Well, simply I would say I’m looking forward to the new students. This is something that I consider to be one of the greatest benefits of being in academia. As a teacher, you are always in contact with the young generation and it’s much easier to adapt to new technologies and adopt the changing views in society because you basically see it first hand. Rather than being out of academia and suddenly realizing, oh the world has changed- how did it happen?

So where do you see AAU in 5 years?

Well, what I would like to see in a 5-year window is that we will be moving forward in creating more variety in our programs, which should also attract students in areas that we do not have these days. Also, I think that academic institutions are by nature somehow conservative, but on the other hand too much conservatism means you might miss the train of the ever-changing world around you, so I see AAU hopefully following the development of the world around us and allowing students to get an education in the areas that are just emerging so they can be prepared for the world they are entering. I think that’s crucial for the success of the university and for the success of our alumnus as well.

As of next academic year AAU is now offering housing for it’s students, how do you think that will affect student life?

I think it will have two effects, one is that it will help build more community among the students, especially for the freshmen. It’s something that builds relationships, but on the other hand, also I think it helps the university when viewed from the outside. You know when you are deciding about university it’s a big change in your life and while you make that decision yourself, you are also typically discussing this with your parents, and both of you would like to know that the choice you have made is the right one- not only in terms of the education but in terms of the environment you are going to. The dorms will help to show that if you feel that there is a benefit in living within university accommodation, for example not worrying about utilities or other stuff then yes we offer it. It is broadening the choice that students have and I think that’s important. If you want to live on your own, perfect it’s still an option, but on the other hand, if you feel that going to a new school, a new city and thinking about a new place to live is just too much to handle all at once then that is where this will be a great benefit.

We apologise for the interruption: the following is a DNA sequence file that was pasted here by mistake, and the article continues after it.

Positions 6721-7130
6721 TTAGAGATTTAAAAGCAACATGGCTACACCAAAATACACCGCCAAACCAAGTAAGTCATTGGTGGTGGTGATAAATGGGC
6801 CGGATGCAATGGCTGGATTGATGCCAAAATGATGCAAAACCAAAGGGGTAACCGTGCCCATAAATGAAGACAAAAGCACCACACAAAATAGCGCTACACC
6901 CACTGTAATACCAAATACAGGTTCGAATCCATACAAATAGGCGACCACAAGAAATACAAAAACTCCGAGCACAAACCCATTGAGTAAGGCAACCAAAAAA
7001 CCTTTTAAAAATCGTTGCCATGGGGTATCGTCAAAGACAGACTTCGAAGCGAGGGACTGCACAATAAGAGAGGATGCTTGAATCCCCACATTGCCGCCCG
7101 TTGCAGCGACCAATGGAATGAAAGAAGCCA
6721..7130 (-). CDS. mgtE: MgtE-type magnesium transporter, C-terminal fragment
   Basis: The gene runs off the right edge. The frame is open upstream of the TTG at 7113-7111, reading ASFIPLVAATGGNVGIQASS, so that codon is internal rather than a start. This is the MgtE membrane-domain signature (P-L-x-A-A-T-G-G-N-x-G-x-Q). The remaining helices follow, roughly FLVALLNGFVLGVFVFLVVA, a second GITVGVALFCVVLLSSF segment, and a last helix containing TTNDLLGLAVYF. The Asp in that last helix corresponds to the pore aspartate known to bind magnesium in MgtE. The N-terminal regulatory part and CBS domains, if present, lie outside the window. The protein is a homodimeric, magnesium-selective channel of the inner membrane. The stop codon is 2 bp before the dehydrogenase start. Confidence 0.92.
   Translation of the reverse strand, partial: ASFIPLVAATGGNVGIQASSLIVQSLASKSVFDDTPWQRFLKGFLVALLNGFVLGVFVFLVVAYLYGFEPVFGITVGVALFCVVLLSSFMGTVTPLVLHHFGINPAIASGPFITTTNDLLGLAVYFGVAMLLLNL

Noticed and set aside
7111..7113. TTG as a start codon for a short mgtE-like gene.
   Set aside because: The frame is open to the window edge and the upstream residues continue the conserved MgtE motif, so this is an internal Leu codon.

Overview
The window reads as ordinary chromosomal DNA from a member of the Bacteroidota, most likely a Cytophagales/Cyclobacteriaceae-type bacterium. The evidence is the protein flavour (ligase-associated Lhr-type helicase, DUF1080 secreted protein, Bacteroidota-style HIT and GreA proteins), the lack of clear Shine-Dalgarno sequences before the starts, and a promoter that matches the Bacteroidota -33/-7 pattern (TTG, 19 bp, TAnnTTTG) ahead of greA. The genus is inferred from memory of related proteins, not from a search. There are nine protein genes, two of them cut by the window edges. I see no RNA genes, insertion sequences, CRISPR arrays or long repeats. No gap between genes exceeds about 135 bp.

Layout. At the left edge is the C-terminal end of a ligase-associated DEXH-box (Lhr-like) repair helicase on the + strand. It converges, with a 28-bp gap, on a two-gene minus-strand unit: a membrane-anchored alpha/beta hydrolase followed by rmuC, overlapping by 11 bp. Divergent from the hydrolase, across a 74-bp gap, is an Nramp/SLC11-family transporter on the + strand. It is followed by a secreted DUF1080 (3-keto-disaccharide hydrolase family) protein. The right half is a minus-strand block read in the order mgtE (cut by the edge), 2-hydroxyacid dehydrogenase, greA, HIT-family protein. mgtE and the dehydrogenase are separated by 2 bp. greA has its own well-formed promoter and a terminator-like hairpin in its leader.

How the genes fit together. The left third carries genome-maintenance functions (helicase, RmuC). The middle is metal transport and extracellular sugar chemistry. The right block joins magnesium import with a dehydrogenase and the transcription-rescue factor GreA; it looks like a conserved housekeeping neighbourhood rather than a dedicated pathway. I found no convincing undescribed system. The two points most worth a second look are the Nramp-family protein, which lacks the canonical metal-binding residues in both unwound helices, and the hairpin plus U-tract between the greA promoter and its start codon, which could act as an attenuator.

What do you do to relax around campus?

Well sometimes I might go for a coffee at Café des Taxis but if I really want to relax I go for a walk, for example to Kampa Park or somewhere close. I try to do it in every job I’ve had- to go for a walk, it’s refreshing, it clears the head and it has the benefit of getting out of the work environment.

What would you say to a student who wishes to take up a leadership position like you later in his/her career? Any advice?

I think the best advice is to try to be best at whatever you do, and you should be prepared that chances come unexpectedly. I think the toughest part of aspiring to be a leader or simply being successful is realizing that chances are always going around you. You have to work hard, of course, but sometimes you need a bit of luck to be in the right place at the right time and most importantly to be the right person for the job.  


Publication date: May 27, 2019